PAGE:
Evaluation of Pain Management in Sickle Cell Patients Through the Use of Pain-Control Algorithms and Provider Education

Brittany Carlson, PharmD
PGY1 Pharmacy Practice Resident
Jackson Memorial Hospital—Jackson Health System
Miami, FL

Sickle cell disease is a group of inherited red blood cell disorders in which hemoglobin forms into an unusually sickled shape, causing the natural red blood cell to shorten its life span and lose its flexibility.1 Sickle cell patients often have frequent hospital readmissions throughout their lives, with one of the precipitating factors being vaso-occlusive crisis (VOC). VOC occurs when the sickled cells occlude the vasculature, leading to hypoxia in the tissue following the occlusion.1 Tissue hypoxia is known to cause an intense amount of pain and is the main cause of sickle cell patients’ admission to the hospital. Optimal treatment for VOC is rapid administration of intravenous (IV) opioids followed by physician-driven pain management.2 Inconsistencies in the maintenance of patients experiencing VOC have been observed at Jackson Memorial Hospital, inconsistencies likely due to the subjective nature of a patient’s pain level and provider preference. The variability in the treatment of this condition has led to an increase in hospital length of stay, variable prescribing of pain regimens, and a decline in patient satisfaction at Jackson Memorial Hospital.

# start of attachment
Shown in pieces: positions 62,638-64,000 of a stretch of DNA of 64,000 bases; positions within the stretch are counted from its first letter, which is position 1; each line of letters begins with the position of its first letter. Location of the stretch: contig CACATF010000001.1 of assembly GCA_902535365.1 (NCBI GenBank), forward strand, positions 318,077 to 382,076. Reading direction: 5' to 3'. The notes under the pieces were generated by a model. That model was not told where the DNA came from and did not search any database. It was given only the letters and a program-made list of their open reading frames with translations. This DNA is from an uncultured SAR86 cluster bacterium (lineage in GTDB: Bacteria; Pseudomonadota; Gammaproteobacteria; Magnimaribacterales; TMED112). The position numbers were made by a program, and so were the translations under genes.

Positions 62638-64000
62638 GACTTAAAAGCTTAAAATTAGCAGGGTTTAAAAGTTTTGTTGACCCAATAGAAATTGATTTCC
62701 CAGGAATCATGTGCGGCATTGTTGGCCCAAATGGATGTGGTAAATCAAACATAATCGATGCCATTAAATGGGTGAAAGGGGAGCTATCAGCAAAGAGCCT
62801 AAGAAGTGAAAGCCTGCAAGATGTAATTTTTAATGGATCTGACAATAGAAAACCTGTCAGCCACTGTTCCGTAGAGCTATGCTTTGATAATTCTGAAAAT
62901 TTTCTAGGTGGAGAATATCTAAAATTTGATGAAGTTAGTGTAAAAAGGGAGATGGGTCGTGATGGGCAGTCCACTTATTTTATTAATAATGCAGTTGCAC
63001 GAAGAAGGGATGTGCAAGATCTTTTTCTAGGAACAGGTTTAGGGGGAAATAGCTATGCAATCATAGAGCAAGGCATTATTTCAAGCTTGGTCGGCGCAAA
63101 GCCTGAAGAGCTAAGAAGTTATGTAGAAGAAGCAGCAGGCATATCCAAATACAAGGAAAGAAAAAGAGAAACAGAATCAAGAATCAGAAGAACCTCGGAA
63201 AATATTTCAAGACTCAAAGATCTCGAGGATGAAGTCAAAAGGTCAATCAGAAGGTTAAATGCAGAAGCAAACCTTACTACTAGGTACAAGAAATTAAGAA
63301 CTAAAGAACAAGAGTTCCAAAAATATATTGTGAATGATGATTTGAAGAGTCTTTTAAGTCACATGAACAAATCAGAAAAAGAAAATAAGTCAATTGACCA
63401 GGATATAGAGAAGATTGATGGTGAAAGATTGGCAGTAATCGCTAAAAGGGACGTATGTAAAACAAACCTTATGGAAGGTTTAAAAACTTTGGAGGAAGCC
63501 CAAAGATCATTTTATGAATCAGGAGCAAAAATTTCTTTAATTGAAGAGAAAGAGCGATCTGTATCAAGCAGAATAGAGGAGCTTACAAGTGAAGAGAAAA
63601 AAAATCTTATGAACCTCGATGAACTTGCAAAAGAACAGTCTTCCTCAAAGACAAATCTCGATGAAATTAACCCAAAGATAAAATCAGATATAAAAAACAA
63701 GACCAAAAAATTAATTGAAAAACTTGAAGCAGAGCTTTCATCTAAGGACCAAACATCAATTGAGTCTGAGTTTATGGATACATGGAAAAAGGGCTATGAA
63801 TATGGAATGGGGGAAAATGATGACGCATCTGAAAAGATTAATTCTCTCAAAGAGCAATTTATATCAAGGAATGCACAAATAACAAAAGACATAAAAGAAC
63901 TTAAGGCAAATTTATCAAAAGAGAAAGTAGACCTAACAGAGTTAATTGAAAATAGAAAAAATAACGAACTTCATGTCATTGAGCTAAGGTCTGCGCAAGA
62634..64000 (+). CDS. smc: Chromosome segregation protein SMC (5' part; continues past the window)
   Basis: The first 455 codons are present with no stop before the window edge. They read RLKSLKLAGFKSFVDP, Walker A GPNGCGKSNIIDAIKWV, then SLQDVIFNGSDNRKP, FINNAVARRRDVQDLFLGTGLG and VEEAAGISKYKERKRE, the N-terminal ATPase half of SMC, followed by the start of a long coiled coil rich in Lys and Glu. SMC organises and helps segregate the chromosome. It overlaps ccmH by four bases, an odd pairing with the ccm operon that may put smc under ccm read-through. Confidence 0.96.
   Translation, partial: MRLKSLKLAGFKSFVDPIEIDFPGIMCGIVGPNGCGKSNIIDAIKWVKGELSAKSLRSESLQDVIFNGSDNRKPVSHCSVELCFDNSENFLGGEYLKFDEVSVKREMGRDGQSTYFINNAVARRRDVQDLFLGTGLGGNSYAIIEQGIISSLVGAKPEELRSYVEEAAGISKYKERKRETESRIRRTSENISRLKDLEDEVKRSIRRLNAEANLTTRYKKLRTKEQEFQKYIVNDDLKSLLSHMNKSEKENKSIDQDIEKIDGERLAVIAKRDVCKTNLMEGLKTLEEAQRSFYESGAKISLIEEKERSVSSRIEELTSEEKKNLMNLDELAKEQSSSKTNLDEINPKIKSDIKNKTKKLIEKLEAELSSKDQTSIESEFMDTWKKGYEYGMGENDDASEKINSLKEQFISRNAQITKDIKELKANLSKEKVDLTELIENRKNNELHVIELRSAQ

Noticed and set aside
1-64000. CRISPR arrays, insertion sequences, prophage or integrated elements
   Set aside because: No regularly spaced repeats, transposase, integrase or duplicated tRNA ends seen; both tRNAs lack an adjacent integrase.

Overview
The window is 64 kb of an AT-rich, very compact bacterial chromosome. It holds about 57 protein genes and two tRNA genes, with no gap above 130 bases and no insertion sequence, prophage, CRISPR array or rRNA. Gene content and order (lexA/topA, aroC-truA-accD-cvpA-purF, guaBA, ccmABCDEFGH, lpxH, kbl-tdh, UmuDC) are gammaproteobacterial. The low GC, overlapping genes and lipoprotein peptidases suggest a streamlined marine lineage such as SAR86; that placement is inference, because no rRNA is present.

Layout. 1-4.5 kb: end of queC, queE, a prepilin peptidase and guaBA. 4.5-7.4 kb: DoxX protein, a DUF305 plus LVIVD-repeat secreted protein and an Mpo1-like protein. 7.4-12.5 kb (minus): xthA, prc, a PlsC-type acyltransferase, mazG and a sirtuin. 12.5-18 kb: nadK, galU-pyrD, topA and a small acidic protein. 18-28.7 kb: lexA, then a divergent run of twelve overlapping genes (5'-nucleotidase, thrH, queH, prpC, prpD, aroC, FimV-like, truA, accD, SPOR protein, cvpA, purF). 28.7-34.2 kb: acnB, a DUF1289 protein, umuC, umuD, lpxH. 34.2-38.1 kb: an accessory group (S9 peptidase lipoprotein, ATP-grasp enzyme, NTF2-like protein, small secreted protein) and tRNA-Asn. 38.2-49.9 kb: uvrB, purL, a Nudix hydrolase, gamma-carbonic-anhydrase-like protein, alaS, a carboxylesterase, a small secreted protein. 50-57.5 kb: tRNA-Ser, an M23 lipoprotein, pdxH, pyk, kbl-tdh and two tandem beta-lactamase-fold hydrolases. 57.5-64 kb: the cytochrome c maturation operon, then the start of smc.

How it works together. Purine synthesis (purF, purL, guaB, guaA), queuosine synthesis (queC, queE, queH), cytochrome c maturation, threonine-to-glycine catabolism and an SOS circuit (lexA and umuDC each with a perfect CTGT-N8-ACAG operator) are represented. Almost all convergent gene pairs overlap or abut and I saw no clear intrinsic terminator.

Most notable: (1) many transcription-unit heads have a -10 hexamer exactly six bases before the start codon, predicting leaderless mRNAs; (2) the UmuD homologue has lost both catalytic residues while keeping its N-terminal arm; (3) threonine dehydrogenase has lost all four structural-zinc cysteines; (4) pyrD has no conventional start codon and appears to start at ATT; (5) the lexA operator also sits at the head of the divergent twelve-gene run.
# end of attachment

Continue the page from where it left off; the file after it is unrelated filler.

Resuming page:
Because of the concerns addressed above, an inpatient sickle cell pain management algorithm was formulated and implemented at Jackson. This pharmacy-driven protocol involved a multidisciplinary team of physicians, nurses, nurse practitioners, and a pharmacy resident. The inpatient sickle cell pain management algorithm outlines preferred opioid regimens, options for nonopioid adjunctive therapies, guidance to transition from IV to oral opioids, and suggested opioid regimens upon discharge. This algorithm was created by a team of pharmacists using the current literature on VOC and guidelines for treating it. In conjunction with the algorithm implementation, a power plan was released in the Cerner electronic medical record database at the same time. A power plan is an order set that aids physicians when they are ordering several medications for a patient subset. The sickle cell power plan provides an easy way to order medications that a sickle cell patient may need and follows the algorithm for initial pain management. The power plan was implemented as a tool for physicians, though its use was not mandatory. The purpose of this project was to standardize the approach to pain management for admitted sickle cell patients who were experiencing a VOC.